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Wabanaki Self-Determination:Earth Treaties to Settlement Acts & Beyond
Written by John Dieffenbacher-Krall
from
March 12, 2014
The Wabanaki Center, Maine Indian Tribal-State Commission, and American Friends Service Committee Healing Justice Program New England present the second annual events in the Wabanaki Treaty Lecture Series for 3/19, noon - 4 pm, Sipayik, & 3/20, 7 pm, Wells Conf. Center, UMaine.

MITSC Urges Dialogue Between Tribes, State on Elvers
Written by John Dieffenbacher-Krall
from
January 27, 2014
Today the Maine Indian Tribal-State Commission (MITSC) released a letter addressed to the Marine Resources Committee joined by all of its former elected Chairs urging the legislators to reject changes proposed in LD 1625, An Act To Clarify the Law Concerning Maine's Elver Fishing License, that would undermine contested Tribal salt-water fishing rights and strain tribal-state relations. In its January 23 letter, the Commission puts the Legislature and Attorney General’s Office on notice that the Maine Indian Claims Settlement Act (MICSA) prohibits extinguishing Aboriginal unceded reserved rights through State legislation.

A chance for Maine to lead on indigenous human rights
Written by Walter Echo-Hawk
from Bangor Daily News
September 2, 2013
In August, the Maine Indian Tribal State Commission sent a 14-page letter accompanied by more than 400 pages of addenda to James Anaya, the United Nations Special Rapporteur on the Rights of Indigenous Peoples. The pages contained reams of evidence bolstering the commission’s claim that the Maine Indian Claims Settlement Act and the Maine Implementing Act have resulted in members of the state’s Wabanaki tribes living in socioeconomic conditions that have risen to the level of human rights violations.

MITSC reports humanitarian crisis in tribes
Written by Edward French
from The Quoddy Tides
August 23, 2013
The Maine Indian Tribal-State Commission (MITSC) has forwarded documents to a United Nations investigator that the commission says show a humanitarian crisis facing Wabanaki tribes in Maine caused by the Maine Indian Claims Settlement Act (MICSA) and the Maine Implementing Act (MIA).

ME Commission Seeks UN Action on State’s Tribal Human Rights Violation
Written by Gale Courey Toensing
from ICTMN
August 22, 2013
A mix of anti-Indian laws and court rulings along with the Maine state attorney general’s unilateral interpretations of the Wabanaki nations’ settlement acts have imposed restrictive conditions on the tribes that now rise to the level of human rights violations, the Maine Indian Tribal-State Commission (MITSC) has reported to the United Nations Human Rights Council.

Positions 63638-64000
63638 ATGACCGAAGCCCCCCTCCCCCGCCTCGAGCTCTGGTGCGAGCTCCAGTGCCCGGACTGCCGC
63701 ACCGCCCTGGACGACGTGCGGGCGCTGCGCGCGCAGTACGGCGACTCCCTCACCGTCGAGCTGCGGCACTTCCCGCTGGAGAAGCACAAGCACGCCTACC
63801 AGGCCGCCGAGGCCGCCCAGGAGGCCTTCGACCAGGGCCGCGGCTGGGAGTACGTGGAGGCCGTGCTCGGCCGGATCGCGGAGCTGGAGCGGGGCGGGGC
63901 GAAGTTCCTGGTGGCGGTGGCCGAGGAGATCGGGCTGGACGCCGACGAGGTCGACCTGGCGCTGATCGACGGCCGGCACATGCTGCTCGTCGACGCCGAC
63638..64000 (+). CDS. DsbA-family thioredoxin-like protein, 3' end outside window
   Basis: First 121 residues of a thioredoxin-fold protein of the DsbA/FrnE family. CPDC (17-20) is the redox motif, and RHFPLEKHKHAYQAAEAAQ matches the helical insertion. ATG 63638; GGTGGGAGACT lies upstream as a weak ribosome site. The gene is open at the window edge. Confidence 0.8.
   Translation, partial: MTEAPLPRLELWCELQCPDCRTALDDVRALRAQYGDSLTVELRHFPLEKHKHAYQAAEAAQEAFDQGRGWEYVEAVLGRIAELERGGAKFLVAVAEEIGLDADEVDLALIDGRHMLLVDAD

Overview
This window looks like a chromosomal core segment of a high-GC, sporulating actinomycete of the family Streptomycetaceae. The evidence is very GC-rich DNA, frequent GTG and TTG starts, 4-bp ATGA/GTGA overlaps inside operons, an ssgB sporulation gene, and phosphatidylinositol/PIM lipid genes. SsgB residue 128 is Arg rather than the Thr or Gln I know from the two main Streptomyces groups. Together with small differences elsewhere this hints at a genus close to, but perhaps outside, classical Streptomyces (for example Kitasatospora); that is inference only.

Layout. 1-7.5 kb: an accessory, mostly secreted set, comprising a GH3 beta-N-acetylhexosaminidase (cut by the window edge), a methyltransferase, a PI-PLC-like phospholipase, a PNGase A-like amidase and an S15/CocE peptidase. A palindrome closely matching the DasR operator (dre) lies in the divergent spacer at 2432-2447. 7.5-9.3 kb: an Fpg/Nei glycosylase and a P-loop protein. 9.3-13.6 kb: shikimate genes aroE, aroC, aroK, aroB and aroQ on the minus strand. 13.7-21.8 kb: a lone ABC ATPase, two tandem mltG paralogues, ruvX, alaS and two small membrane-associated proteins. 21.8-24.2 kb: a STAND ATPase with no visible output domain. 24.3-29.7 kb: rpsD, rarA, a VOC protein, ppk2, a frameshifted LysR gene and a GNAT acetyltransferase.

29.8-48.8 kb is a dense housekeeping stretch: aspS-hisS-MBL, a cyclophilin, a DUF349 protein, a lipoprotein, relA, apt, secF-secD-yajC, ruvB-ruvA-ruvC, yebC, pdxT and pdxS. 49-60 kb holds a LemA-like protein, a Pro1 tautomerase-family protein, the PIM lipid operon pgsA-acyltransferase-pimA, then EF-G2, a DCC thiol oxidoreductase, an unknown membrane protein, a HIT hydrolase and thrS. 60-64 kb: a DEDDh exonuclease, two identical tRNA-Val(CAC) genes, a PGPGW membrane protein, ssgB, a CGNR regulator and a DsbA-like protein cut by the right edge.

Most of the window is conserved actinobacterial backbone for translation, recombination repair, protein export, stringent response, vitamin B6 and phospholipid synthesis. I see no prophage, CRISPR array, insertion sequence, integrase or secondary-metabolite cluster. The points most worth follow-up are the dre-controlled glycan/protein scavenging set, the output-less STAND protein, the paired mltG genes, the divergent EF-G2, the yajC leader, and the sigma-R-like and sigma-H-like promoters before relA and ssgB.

Maine State-Tribal Commission Raises Human Rights Concerns with UN
Written by Jay Field
from MPBN
August 14, 2013
A state-tribal relations commission is raising concerns that enforcement of the Indian Claims Settlement Act of 1980 is violating the human rights of the state's Native Americans. The law, signed by former President Jimmy Carter in 1980, gave the tribes more than $80 million, and offered them federal recognition.* In return, the tribes agreed to abide by Maine's laws. But in a recent letter to a United Nations official, the tribes say the arrangement has been enforced and interpreted in a way that has violated the human rights of Maine's Wabanaki people. Jay Field reports. * See Editor's Note below

Maine Tribal-State Commission airs human rights concerns to UN
Written by Nick McCrea
from Bangor Daily News
August 13, 2013
The Maine Indian Tribal-State Commission submitted a 14 page letter to UN Special Rapporteur on the Rights of Indigenous Peoples James Anaya explaining how the Maine Indian Claims Settlement Act and Maine Implementing Act are causing the structural oppression of Wabanaki Tribes within the State of Maine.

MITSC Documents Humanitarian Crisis Faced by Wabanaki Tribes
Written by John Dieffenbacher-Krall
from Maine Indian Tribal-State Commission
August 9, 2013
Responding to a request from UN Special Rapporteur on the Rights of Indigenous Peoples James Anaya, the Maine Indian Tribal-State Commission (MITSC) recently submitted a fourteen page letter and twenty-one documents supplementing its original filing of May 16, 2012 asserting that the Maine Indian Claims Settlement Act (MICSA) and Maine Implementing Act (MIA) “have created structural inequities that have resulted in conditions that have risen to the level of human rights violations.”

Maine Indian Tribal-State Commission (MITSC)
P.O. Box 241
Stillwater, Maine 04489
(207) 817-3799
Email: mitsced@roadrunner.com
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